Everywhere you look in Northwest Arkansas, road projects seem to drag on for years on end, and commercial construction projects sometimes sit half-finished, with some projects dragging on for months. Everyone knows someone who has tried to hire a contractor to add to or renovate their home, only to find that half of the battle seems to be getting someone to return a phone call or look at the project.
As the COVID-19 pandemic fades into the background and the supply chain normalizes, Northwest Arkansas construction companies still face the lingering problem of an insufficient labor pool.
That isn’t unique to Northwest Arkansas. The construction industry nationwide faces a severe labor shortage. According to an April report by the U.S. Bureau of Labor Statistics, construction job openings jumped by 129,000 this past February.
The skilled labor shortage has not only affected projects in the private sector. It has delayed the start and completion of many projects in the November 2021 infrastructure bill signed into law by President Joe Biden.
In Northwest Arkansas, municipalities also needed help hiring enough workers to complete scheduled infrastructure projects. Fayetteville recently announced its list of sidewalk projects slated for 2023 with the caveat that up to 30% of the list might only be completed as planned if vacant positions on city construction crews could be filled soon.
According to a report released in February by Associated Builders and Contractors, the U.S. construction industry will need to attract an estimated 546,000 additional workers on top of the average pace of hiring in 2023 to meet the demand for labor.
It’s clear to anyone familiar with Northwest Arkansas that new commercial and residential projects are coming online frenetically. The population growth is here. The investment funding for new projects is here. The materials supply chain is mostly back on track. Where are the workers, and what can Northwest Arkansas construction companies do to stay competitive?
The first and most obvious answer is to pay more — and pay faster. With higher pay required to attract and retain both skilled and unskilled labor, project costs increase, and, in most cases, profit margins shrink. But with labor shortages being ubiquitous and larger companies always poaching talent with higher pay, small- to mid-sized firms must step up with better compensation, even if it means realizing smaller margins. A steady labor pool allows a company to be more agile, complete projects faster than the competition and ultimately attract more projects. Most skilled subcontractors value being paid expediently above all else. Pay well and quickly, and you will have loyal labor more readily available.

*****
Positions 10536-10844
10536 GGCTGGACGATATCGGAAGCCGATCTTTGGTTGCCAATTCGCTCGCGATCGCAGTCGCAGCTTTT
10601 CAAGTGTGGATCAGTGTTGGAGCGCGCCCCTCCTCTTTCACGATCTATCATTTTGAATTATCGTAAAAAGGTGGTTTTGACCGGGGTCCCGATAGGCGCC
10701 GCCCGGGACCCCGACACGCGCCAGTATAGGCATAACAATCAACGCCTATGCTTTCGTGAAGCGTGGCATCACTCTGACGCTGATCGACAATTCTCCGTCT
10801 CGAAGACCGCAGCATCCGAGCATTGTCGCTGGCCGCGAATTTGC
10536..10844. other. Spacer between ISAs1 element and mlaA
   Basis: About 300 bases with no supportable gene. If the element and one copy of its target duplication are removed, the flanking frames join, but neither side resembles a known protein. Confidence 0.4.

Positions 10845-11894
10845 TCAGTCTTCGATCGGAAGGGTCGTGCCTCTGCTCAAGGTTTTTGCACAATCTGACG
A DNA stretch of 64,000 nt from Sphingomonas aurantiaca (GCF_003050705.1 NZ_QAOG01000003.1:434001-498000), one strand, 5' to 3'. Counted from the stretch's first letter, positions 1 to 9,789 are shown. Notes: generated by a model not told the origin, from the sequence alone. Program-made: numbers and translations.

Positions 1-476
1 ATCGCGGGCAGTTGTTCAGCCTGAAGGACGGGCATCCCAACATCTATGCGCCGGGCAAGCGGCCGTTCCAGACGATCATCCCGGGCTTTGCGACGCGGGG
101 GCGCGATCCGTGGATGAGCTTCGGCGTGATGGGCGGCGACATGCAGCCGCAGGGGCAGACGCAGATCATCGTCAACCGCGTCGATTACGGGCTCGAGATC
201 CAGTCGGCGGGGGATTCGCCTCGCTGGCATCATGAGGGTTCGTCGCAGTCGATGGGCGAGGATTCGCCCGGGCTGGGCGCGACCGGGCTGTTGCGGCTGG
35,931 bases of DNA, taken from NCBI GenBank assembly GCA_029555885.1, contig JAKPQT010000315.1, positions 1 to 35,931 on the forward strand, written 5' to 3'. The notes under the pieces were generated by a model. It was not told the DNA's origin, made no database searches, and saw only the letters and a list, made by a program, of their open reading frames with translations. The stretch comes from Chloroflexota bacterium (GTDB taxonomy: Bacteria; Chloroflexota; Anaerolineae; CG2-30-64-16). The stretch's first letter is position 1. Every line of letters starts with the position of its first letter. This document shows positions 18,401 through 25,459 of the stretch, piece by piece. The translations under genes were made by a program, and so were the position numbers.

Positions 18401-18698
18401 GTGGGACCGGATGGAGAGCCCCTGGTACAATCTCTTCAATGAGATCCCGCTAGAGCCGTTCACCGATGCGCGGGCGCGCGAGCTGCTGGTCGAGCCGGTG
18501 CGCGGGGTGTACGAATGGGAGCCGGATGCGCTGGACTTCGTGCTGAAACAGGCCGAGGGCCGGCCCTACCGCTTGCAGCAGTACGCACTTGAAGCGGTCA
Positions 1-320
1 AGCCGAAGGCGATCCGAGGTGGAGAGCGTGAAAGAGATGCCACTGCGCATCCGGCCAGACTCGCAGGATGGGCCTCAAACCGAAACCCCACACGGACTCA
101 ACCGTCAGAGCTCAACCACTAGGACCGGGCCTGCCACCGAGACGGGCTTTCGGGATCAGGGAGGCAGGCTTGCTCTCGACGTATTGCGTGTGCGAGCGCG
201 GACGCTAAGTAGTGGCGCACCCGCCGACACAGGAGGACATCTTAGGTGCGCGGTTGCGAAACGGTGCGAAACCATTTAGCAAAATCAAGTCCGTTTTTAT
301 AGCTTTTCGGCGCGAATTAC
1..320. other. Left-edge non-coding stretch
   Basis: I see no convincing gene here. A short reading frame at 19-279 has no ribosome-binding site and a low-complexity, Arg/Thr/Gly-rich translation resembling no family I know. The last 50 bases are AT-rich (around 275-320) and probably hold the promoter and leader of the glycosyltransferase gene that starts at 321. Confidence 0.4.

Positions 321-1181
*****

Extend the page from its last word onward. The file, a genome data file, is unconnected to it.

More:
The second and more critical long-term solution is to re-recruit your employees. A business owner must be engaged and proactive with existing employees to recognize strengths, correct weaknesses and ABT — always be teaching. Money is the most important driver of employee satisfaction. A close second (and in construction circles, its own form of currency) is respect. It is more important than ever to appreciate and value the people who do the job on the ground. Recognize hard work. Encourage mutual respect among your workers. That is a crucial component of building a team. Our company culture values and rewards work ethic, new skills acquisition and longevity to keep our valued employees happy and motivated.
And finally, skilled labor is highly networked in Northwest Arkansas. Everybody knows somebody who knows somebody. As with any business practice, good or bad, word about how you treat your workers eventually gets around.
Scott Hill owns HTP Contractors in Fayetteville, specializing in small- to medium-sized construction and tenant-infill projects. The opinions expressed are those of the author.